Harry Weinberg also spotted trends long before anyone else detected them, his son said. After visiting Honolulu in the early 1950s, he recognized that jet travel would make Hawaii's tropical islands accessible to middle-class tourists.
He acquired large holdings of land on Oahu and Maui -- properties that form the bulk of the estate and are now worth hundreds of millions of dollars in one of the nation's hottest real estate markets.
"His whole life was devoted to making money," said Gov. William Donald Schaefer, who described Mr. Weinberg as "one of the most unique individuals in my experience. He would start five sentences at time, and eventually he would finish them all."
In his day-to-day dealings with people, Mr. Weinberg was demanding and impatient.
"He was a very difficult man," his son said. "He had very high standards. He didn't have a great deal of patience for people who couldn't meet those standards."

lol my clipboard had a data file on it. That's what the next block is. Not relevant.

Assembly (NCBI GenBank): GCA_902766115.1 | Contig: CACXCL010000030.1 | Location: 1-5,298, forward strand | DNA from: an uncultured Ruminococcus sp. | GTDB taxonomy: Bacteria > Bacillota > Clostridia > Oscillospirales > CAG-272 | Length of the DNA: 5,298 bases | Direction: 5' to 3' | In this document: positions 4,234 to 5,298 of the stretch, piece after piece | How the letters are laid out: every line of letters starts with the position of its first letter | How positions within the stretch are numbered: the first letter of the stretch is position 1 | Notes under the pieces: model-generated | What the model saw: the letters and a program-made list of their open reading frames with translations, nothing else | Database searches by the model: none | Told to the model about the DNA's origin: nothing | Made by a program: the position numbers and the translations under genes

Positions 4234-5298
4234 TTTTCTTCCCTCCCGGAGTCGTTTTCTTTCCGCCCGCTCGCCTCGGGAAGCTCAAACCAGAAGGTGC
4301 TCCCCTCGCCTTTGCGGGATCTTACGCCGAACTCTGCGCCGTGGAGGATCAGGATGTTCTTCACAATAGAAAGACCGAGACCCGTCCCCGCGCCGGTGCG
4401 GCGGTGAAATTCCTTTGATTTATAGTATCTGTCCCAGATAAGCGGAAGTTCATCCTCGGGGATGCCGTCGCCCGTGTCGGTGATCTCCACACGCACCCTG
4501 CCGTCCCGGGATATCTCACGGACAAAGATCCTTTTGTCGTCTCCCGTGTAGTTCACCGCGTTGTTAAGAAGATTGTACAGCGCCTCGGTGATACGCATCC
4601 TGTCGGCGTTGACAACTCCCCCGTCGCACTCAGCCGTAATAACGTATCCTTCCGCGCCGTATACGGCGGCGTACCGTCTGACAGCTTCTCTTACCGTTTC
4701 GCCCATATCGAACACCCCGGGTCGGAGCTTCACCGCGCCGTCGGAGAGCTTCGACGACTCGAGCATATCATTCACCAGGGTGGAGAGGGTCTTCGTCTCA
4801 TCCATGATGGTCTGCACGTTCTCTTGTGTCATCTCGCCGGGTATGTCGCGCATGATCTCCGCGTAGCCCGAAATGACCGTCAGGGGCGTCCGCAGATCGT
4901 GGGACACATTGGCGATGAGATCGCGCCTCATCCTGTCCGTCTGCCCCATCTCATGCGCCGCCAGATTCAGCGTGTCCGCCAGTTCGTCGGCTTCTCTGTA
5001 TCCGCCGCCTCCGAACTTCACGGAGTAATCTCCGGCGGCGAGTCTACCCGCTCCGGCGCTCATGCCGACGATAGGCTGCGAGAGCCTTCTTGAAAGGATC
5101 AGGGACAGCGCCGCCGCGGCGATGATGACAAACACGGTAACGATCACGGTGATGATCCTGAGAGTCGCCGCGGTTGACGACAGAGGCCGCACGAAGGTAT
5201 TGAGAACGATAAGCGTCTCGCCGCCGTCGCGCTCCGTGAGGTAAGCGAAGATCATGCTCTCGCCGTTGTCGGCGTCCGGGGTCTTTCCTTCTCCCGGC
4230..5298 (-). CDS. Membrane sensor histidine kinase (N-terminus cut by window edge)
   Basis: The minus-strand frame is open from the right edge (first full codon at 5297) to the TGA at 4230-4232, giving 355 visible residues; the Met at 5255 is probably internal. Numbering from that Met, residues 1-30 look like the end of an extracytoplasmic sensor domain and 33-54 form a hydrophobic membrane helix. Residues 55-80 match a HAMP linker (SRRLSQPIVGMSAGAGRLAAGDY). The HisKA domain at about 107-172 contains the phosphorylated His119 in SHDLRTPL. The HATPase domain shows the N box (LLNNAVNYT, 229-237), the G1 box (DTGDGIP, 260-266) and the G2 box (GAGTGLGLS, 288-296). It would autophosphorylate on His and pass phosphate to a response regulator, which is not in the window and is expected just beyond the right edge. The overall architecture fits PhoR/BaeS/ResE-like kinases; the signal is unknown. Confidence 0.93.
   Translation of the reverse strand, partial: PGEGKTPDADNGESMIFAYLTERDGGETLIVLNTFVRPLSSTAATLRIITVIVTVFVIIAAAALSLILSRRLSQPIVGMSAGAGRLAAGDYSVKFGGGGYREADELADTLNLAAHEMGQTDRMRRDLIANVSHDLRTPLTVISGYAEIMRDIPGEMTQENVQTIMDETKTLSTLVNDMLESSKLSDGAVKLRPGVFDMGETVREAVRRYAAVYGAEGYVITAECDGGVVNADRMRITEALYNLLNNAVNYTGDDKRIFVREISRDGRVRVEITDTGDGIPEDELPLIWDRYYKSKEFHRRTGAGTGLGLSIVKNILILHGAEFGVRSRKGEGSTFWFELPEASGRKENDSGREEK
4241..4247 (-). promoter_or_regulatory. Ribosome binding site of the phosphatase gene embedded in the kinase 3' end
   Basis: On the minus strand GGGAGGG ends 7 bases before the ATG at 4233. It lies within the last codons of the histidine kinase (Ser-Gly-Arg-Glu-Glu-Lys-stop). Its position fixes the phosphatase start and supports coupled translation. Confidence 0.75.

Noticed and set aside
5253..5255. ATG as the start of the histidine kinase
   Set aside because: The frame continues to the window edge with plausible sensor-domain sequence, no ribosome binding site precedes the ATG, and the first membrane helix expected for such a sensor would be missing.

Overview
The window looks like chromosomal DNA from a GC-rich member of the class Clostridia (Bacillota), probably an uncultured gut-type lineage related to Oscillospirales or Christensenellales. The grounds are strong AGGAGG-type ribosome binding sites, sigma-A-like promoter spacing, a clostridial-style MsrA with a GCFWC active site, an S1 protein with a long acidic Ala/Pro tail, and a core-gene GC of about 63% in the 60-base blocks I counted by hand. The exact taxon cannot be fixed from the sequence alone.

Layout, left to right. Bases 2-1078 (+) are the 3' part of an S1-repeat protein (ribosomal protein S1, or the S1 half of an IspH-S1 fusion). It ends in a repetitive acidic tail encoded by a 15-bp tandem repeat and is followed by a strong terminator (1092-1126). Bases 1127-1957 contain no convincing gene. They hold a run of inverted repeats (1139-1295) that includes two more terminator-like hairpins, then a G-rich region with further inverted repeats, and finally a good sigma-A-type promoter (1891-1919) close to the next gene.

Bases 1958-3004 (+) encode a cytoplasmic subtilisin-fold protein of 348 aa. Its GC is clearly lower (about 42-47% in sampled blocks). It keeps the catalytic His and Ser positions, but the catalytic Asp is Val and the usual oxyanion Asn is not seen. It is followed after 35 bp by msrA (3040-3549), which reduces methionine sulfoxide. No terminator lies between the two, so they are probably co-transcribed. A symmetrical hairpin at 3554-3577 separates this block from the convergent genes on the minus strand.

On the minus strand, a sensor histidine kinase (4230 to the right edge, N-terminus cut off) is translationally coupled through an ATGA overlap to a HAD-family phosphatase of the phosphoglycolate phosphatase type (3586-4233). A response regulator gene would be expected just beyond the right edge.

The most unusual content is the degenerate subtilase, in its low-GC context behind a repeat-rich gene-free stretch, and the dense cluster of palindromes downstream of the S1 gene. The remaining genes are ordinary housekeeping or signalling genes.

He and his son often clashed, although Morton Weinberg said they always stayed in contact with one another. "I was extremely fond of my father and quite proud of him," he said. "But I found the best way to have good relations with him was not to see him too often."
Mr. Weinberg left nothing to his son, although $3 million is to go to his four grandchildren, according to William Weinberg and Mr. Stiller. Asked yesterday whether family members were universally pleased with the gift of the bulk of the fortune to charity, William Weinberg smiled and shrugged.
"What could anyone do about it anyway?" he said.
Mr. Weinberg is survived by his son, Morton, of Seal Beach, Calif.; three brothers, William, David and Nathan Weinberg, all of Pikesville; a sister, Betty Fine of Baltimore; four grandchildren; and one great-grandchild. His wife of 57 years, Jeanette, died in 1989.
Private services will be held Wednesday, with burial at the Hebrew Friendship Cemetery in East Baltimore.